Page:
· 'La Stampa' interviews Pope Francis ·
"What does Christmas mean for you?", Andrea Tornielli asked in his interview with Pope Francis, published on Sunday, 15 December.
"It is the encounter with Jesus”, the Pope responded, “God has always sought out his people, led them, looked after them and promised to always be close to them. The Book of Deuteronomy says that God walks with us; he takes us by the hand like a father does with his child. This is a beautiful thing. Christmas is God’s meeting with his people. It is also a consolation, a mystery of consolation. Many times after the midnight mass I have spent an hour or so alone in the chapel before celebrating the dawn mass. I experienced a profound feeling of consolation and peace. I remember one night of prayer after a mass in the Astalli residence for refugees in Rome, it was Christmas 1974 I think. For me Christmas has always been about this; contemplating the visit of God to his people.”
We cannot continue to think of Christmas without thinking about the Holy Land, continued the Pope. Fifty years ago Paul VI “had the courage to go out and go there and this marked the beginning of the era of papal journeys. I would also like to go there, to meet my brother Bartholomew, the Patriarch of Constantinople, and commemorate this 50th anniversary with him, renewing that embrace which took place between Pope Montini and Athenagoras in Jerusalem, in 1964. We are preparing for this.”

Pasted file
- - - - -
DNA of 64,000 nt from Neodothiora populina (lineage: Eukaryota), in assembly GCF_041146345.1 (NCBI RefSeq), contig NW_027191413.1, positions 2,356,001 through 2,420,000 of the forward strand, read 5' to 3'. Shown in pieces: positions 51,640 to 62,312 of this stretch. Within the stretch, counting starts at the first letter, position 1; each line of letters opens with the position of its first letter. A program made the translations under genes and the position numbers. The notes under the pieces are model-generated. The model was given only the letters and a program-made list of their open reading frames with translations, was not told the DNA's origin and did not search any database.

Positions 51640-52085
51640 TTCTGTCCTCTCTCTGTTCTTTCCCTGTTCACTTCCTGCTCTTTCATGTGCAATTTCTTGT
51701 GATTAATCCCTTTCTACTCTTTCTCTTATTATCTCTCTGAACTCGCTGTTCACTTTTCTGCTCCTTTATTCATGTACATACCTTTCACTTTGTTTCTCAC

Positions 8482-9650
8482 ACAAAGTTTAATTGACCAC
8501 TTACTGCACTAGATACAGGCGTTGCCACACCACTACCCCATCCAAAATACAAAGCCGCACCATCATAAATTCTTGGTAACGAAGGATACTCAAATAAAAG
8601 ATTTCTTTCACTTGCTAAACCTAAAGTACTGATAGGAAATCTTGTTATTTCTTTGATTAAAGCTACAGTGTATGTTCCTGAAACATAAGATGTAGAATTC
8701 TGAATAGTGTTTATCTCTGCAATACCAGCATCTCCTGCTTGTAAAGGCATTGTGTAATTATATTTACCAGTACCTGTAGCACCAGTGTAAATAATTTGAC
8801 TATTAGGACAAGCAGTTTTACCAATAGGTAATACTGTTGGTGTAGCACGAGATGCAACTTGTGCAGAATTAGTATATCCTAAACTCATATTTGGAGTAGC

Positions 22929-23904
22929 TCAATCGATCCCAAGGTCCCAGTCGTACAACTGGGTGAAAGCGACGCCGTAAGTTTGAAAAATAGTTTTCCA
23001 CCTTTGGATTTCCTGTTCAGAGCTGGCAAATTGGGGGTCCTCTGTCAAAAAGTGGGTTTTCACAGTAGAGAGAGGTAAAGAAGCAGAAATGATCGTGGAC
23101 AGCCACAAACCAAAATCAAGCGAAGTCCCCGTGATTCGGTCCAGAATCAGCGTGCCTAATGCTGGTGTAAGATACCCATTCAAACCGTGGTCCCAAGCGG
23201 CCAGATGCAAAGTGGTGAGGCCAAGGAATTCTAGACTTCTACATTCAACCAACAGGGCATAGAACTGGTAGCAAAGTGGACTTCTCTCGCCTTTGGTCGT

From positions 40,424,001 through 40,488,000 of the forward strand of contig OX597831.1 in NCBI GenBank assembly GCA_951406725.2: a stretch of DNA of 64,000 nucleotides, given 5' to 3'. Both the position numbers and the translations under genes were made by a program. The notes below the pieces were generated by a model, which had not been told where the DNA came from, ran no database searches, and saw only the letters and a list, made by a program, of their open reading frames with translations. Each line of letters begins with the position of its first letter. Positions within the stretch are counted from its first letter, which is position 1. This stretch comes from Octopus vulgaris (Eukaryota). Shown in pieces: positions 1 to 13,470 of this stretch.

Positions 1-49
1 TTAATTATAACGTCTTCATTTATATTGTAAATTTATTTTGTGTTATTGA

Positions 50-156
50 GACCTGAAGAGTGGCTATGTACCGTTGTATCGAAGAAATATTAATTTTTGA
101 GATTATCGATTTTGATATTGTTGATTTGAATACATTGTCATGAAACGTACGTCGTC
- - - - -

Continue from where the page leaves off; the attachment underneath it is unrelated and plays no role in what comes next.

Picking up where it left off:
The most striking words of the Apostolic Exhortation were those on the economy that kills, noted Tornielli; in truth, responded the Pope, there is not a trace of Marxism – a wrong ideology – in the document, there is nothing in the Exhortation that cannot be found in the Social Doctrine of the Church. And when asked whether Christian unity was a priority for his pontificate, Francis responded recalling an image of 'an ecumenism of blood'. “In some countries they kill Christians for wearing a cross or having a Bible and before they kill them they do not ask them whether they are Anglican, Lutheran, Catholic or Orthodox. Their blood is mixed. To those who kill we are Christians. We are united in blood, even though we have not yet managed to take necessary steps towards unity between us and perhaps the time has not yet come. Unity is a gift that we need to ask for”.
St. Peter’s Square
Feb. 15, 2019
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